When asked to pick their favourite book-to-movie adaptations, here’s what we got:
  • Smith – Jurassic Park
  • Billingham – Jaws and the Godfather series
  • Koonchung: Crouching Tiger, Hidden Dragon
  • Sparks: Forrest Gump
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There was a bit of a hilarious discussion on how important an author on a movie set really is. Billingham said the writer probably comes below the caterer in the grand scheme of things. He added that most movie production teams ask if the writer wants to get involved and secretly hope they won’t get involved at all.

Even another session with YA horror author Darren Shan, later in the day, brought up the topic of movies. I haven’t seen the film myself, but Shan seemed surprised he was happy with it. He said: “I didn’t think I would like it (the movie), but I did. It wasn’t perfect but it was a nice freaky film. But I really liked the manga adaptation.”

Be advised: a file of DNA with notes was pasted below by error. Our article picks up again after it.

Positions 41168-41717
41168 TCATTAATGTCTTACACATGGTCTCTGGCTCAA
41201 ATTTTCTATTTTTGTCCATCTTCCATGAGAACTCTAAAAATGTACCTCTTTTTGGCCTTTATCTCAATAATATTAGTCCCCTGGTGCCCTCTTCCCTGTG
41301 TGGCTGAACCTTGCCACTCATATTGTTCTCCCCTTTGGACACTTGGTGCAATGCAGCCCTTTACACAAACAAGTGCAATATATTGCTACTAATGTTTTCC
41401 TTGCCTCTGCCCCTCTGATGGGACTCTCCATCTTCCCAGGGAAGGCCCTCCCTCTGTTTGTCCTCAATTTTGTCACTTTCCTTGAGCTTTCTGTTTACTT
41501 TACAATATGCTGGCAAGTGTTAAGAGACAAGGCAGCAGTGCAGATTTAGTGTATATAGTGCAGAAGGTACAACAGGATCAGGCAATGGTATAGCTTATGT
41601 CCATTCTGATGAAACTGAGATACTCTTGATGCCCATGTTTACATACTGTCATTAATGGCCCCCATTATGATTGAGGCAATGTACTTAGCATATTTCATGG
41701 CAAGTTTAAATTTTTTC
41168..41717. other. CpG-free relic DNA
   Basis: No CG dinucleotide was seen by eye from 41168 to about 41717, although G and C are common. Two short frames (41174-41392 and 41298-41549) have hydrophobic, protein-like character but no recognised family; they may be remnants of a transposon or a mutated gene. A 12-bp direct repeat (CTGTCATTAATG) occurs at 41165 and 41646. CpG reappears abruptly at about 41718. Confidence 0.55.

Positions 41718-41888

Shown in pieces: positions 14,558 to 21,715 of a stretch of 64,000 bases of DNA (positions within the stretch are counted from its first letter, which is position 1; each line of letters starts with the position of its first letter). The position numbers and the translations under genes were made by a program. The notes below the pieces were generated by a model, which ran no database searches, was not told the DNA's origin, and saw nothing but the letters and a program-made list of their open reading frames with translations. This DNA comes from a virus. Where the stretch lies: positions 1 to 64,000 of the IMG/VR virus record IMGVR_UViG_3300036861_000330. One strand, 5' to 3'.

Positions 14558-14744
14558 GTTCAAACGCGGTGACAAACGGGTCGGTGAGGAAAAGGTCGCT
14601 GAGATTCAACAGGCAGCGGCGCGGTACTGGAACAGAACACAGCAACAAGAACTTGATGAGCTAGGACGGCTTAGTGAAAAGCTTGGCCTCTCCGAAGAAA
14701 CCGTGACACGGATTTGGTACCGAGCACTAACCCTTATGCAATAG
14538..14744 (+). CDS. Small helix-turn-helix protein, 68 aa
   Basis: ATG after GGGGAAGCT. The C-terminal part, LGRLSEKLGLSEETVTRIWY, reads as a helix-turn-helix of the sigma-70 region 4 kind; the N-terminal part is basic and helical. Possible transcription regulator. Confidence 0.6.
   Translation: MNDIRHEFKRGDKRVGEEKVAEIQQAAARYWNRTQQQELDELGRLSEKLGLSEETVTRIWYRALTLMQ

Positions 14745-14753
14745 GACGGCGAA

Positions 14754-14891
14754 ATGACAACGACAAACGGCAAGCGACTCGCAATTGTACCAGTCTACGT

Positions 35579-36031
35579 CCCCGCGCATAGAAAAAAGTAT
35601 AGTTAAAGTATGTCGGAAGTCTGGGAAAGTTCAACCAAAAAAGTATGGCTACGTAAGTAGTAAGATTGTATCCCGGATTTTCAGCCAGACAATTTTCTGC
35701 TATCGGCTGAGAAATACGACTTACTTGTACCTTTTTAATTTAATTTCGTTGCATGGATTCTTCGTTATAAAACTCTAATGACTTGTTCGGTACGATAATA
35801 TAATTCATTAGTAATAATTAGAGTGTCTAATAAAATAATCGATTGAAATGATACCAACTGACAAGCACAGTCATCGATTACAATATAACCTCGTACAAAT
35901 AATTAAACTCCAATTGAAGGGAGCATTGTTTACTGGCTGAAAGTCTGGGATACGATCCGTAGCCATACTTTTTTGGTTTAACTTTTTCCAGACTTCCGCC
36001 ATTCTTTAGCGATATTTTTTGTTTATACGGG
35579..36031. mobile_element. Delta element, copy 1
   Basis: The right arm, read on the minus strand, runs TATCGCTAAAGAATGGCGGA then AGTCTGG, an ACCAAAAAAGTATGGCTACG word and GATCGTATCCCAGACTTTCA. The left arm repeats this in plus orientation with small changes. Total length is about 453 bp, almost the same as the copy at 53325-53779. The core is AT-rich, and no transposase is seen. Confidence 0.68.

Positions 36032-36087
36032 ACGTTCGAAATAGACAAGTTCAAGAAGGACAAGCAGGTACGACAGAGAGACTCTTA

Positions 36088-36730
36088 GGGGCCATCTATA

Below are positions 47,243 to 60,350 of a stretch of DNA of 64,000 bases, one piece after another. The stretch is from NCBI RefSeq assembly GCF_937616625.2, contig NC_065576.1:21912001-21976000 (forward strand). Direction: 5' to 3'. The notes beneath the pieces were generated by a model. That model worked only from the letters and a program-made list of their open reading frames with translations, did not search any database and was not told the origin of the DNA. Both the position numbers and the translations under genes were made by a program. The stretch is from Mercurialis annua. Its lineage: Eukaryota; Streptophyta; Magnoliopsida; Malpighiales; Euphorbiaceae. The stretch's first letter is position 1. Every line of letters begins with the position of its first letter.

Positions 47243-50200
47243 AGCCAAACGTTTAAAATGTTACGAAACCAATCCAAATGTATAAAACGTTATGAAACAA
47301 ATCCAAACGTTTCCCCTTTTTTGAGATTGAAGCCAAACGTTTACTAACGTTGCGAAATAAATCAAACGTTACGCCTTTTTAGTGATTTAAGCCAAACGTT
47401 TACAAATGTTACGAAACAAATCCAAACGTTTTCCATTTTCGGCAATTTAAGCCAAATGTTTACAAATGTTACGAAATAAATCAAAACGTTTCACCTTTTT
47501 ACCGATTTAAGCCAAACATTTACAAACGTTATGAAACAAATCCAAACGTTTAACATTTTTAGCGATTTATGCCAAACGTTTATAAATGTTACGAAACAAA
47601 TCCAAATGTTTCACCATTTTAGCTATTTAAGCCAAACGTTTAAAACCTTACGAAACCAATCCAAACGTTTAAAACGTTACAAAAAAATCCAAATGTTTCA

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Going back to the film panel, I really enjoyed the discussion that morning – along with discussing what the authors think of their books being brought to life, there was a lot of insight on how the film industry works and the lack of 100% control these authors have over the screenplay.

A lively session, which I’m glad, as a movie-buff and bookworm, I attended.

Movie Review – Sherlock Holmes: Game of Shadows

Many who have grown up reading Arthur Conan Doyle’s Sherlock Holmes may not recognize the character in the movie version. Holmes in the movie is snappier, more prone to action, and so much more debonair.

When the first installment in the series came out in 2009, it enthralled. The second one is interesting, but in a different way. Game of Shadows has no substantial story to speak of (the movie’s storylines have nearly nothing to do with the ones we have read in the books). It’s basic: Professor Moriarty is unleashing himself on the world, with the dastardly plan of causing the first World War before its time and Holmes takes it on himself to stop him.